Cap Weinberger's Legacy

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Caspar Weinberger, who died Tuesday at 88, arrived at Ronald Reagan's Pentagon in 1981 with the nickname "Cap the Knife" for his penny-pinching ways as budget and welfare chief for presidents Nixon and Ford. But shortly after taking over the Defense Department he became known along giddy Pentagon corridors as "Cap the Ladle," for the billions of dollars he and Reagan were pumping into the nation's military might. In a rush to push the Soviet Union into bankruptcy, he championed new fleets of tanks, planes and ships — and the Strategic Defense Initiative designed, as Reagan put, to render Moscow's nuclear missiles "impotent and obsolete."

Weinberger's push to spend — along with his disdain for arms control — led the military to launch dozens of programs that the nation never could afford to build. To make his case, he began publishing yearbooks entitled Soviet Military Power. The soft-cover books were emblazoned with scary artists' renderings of the communists' latest and greatest martial hardware, warning that the U.S. was falling behind. "There is nothing hypothetical about the Soviet military machine," the inaugural 1981 volume said. "Its expansion, modernization, and contribution to projection of power beyond Soviet boundaries are obvious." Of course, the Soviets' key expansion at that time was into Afghanistan, from which they retreated in ignominious defeat in 1989.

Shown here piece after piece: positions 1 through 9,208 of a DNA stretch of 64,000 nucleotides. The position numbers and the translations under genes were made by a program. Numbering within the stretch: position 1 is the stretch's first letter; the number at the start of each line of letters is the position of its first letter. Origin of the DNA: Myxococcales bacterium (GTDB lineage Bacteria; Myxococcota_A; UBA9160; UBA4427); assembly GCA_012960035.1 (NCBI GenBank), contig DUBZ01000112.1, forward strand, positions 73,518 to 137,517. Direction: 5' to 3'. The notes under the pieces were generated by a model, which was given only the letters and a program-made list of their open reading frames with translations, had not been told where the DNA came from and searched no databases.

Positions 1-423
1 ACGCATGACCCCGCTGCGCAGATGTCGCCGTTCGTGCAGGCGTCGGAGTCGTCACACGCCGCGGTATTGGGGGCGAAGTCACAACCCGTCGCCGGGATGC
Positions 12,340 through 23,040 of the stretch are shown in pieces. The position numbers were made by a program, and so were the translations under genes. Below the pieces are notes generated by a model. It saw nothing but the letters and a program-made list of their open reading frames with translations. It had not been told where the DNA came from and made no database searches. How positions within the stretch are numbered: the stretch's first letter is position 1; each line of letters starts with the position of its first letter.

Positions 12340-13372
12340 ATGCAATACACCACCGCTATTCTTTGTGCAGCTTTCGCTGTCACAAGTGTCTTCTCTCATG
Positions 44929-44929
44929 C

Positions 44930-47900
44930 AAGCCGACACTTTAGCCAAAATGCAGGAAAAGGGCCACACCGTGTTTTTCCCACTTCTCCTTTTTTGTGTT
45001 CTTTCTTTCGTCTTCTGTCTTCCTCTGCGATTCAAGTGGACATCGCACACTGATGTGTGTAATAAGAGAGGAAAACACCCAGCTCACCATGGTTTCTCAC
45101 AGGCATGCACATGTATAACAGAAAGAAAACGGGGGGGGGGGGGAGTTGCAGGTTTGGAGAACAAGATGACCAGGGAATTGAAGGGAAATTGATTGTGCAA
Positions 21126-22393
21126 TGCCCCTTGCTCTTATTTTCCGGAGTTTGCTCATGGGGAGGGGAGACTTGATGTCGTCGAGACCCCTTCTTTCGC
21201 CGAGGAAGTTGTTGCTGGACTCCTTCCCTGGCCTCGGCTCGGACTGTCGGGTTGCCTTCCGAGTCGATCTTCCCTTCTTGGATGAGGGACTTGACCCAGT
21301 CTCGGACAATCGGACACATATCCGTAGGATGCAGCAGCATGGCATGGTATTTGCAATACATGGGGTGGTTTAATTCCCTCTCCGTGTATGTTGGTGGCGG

Weinberger had left the Pentagon two years earlier by the time that happened, followed two years later by the collapse of the Soviet Union itself. But since then, no Pentagon leader — or President, for that matter — has succeeded in weaning the nation's military-industrial complex from Weinberger's Cold War high. Despite the lack of a superpower rival, in fact, Pentagon spending now is higher than the Cold War average ($401 billion in today's dollars for the Cold War, compared to a $513 billion request for the proposed budget for next year).

Weinberger himself acknowledged in a recently released interview with University of Virginia scholars in November 2002 that his spending push was "the worst way to do it — the most expensive way." But he defended its wisdom. "Some of the fruits of that paid off in the Gulf War many years later," he explained, "because we had there very smart weapons which enabled us to win the Gulf War with very little cost to ourselves." Weinberger spoke those words four months before the U.S. launched the second Iraq war in March 2003. It's fair to give Weinberger credit for helping to drive the Soviet Union into history. But it's also fair to note that the current Iraq campaign might be going better if the Pentagon had shucked Weinberger's fascination with high-tech weaponry and instead invested more heavily in the troops and armor needed to seize ground — and hold it while a fledgling democracy tries to take root.